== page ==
Bipolar disorder is also known as manic depression which is a kind of
mental health illness that involves high emotional feelings (mania or hypomania) and lows
One may feel extremely sad or hopeless when one is depressed, and may lose interest or pleasure
in most activities. Sometimes also feel ecstatic, full of energy, or abnormally irritable when
mood switches to mania or hypomania (a milder form of mania). Sleep, energy, activity, judgment,
conduct, and the ability to think clearly can all be affected by mood fluctuations.
Mood swings can happen once a year or several times a year. While the majority of people will
have some emotional symptoms in between episodes.
Types of Bipolar Disorder
Bipolar disorder 1
Manic episodes with or without depression symptoms describe this kind of
bipolar illness. The manic episodes will last a week or longer if you have this type of bipolar. The
mania could be so severe that it might need to be hospitalized to alleviate the symptoms. Although
you don't have to be depressed to be diagnosed with bipolar 1, you may experience depression for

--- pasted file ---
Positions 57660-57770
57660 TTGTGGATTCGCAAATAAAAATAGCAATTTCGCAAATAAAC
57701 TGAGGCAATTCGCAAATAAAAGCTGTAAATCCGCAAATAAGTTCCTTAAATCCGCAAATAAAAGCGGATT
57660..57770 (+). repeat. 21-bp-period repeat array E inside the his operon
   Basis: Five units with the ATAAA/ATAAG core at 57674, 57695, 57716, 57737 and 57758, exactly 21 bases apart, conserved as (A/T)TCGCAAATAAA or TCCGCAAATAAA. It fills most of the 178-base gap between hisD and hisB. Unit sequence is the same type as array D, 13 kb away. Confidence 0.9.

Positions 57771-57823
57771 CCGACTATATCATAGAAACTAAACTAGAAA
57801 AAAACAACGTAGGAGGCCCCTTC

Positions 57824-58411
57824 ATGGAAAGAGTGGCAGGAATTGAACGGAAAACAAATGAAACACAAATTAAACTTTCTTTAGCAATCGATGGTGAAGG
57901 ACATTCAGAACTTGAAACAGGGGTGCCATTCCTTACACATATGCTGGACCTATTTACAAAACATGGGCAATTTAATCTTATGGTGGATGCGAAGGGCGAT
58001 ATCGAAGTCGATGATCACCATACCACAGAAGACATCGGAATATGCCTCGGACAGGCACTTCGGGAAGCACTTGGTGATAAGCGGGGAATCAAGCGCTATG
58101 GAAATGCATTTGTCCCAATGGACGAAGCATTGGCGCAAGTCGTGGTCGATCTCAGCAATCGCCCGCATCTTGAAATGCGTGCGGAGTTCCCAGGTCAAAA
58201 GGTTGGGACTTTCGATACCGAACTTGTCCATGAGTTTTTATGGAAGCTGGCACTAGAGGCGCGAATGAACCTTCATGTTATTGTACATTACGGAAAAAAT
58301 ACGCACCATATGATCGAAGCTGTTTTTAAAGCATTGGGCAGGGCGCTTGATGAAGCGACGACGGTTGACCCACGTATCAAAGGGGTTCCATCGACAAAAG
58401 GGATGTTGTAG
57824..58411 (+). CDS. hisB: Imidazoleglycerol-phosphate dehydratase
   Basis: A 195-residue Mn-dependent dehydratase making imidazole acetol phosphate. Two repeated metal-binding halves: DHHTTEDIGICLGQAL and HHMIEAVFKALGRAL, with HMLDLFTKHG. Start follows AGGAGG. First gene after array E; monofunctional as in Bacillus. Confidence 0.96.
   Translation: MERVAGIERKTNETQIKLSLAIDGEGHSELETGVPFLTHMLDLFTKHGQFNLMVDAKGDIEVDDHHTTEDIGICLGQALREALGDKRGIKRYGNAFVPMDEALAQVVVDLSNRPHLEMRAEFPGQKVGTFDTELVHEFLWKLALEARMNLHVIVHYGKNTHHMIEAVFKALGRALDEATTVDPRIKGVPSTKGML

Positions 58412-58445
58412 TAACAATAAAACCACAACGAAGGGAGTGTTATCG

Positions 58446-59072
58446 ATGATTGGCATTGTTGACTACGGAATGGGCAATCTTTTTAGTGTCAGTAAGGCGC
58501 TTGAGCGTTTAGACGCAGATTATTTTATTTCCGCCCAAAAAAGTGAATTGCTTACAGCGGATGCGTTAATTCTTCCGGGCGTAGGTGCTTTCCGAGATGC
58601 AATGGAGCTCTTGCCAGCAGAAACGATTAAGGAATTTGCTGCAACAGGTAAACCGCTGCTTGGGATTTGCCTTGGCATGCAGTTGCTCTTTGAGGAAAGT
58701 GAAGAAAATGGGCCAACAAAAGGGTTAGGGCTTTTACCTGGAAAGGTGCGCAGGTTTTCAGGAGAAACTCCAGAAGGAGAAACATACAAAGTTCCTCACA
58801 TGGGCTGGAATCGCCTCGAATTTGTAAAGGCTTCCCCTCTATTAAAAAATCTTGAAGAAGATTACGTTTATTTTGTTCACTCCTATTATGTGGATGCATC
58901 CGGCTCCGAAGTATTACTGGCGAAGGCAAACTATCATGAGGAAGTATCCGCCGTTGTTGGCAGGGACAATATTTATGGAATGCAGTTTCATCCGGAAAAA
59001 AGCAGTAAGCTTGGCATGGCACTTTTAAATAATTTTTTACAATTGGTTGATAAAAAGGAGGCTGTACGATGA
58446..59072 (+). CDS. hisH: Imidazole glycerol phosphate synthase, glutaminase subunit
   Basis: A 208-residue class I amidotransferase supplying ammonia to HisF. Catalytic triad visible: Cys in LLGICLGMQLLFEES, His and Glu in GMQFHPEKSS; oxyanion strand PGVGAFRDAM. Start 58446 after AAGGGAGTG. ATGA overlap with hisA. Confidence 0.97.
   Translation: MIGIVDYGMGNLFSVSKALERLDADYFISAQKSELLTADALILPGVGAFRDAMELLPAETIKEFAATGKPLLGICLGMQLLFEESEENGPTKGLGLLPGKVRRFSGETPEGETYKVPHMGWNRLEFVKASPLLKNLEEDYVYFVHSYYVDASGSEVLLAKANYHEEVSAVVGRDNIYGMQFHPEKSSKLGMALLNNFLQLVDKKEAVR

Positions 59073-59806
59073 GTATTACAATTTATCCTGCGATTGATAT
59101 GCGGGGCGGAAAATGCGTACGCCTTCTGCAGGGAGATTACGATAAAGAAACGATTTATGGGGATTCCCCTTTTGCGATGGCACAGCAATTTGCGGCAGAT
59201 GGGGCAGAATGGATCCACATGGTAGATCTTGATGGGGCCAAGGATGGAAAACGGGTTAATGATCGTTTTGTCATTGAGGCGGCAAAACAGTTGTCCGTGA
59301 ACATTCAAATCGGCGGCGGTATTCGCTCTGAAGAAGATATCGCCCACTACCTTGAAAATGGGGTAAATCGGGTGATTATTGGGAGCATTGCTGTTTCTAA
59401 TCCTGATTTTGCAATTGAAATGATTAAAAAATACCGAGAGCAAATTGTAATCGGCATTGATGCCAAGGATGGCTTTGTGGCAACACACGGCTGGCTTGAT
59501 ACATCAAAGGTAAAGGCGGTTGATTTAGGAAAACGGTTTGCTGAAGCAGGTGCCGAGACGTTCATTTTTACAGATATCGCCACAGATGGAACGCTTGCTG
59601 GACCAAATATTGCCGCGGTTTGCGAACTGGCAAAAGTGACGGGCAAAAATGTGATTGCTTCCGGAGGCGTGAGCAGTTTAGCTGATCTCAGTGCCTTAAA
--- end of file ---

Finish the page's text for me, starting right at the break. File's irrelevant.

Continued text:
more than two weeks.
Bipolar disorder 2
Manic and depressed episodes are present in bipolar 2 disorder. The mania with
this type is usually milder than the mania with bipolar 1 — hence the name hypomania. A significant
depressive episode occurs either before or after a manic episode in people with bipolar 2.
Manic and depressive periods can last for two years or longer if one has
cyclothymic disorder. The same is true for children, except that they must experience both for at
least a year before being diagnosed. Mania and depression are frequently milder in this disease than
in bipolar 1 or bipolar 2. The cyclothymic disorder produces mood swings, with periods of normalcy
interspersed with mania and sadness.
Symptoms of Bipolar Disorder
The symptoms can be different in mania, hypomania, or depression episodes. Symptoms can lead to erratic
mood and conduct, causing severe distress and problems in daily life.
Hypomania and mania:
Mania and hypomania are two different types of episodes with similar symptoms.
Mania is more severe than hypomania, and it produces more problems in day to day activities. Mania can
also lead to a disconnection from reality (psychosis), which necessitates hospitalization.
Three or more of these signs are present in both a manic and hypomanic episode:
- Unusually bouncy, jumpy, or wired activity
- Increased energy, activity, or excitement
- Exaggerated feelings of happiness and self-assurance (euphoria)
- Sleep is reduced
- Unusual chattiness
- Thoughts that race
- Poor decision-making, such as shopping binges, taking sexual risks, or making risky
Major depressive episode:
A major depressive episode is defined by symptoms that are severe enough to make
daily activities, such as job, school, social activities, or relationships, difficult. Five or more of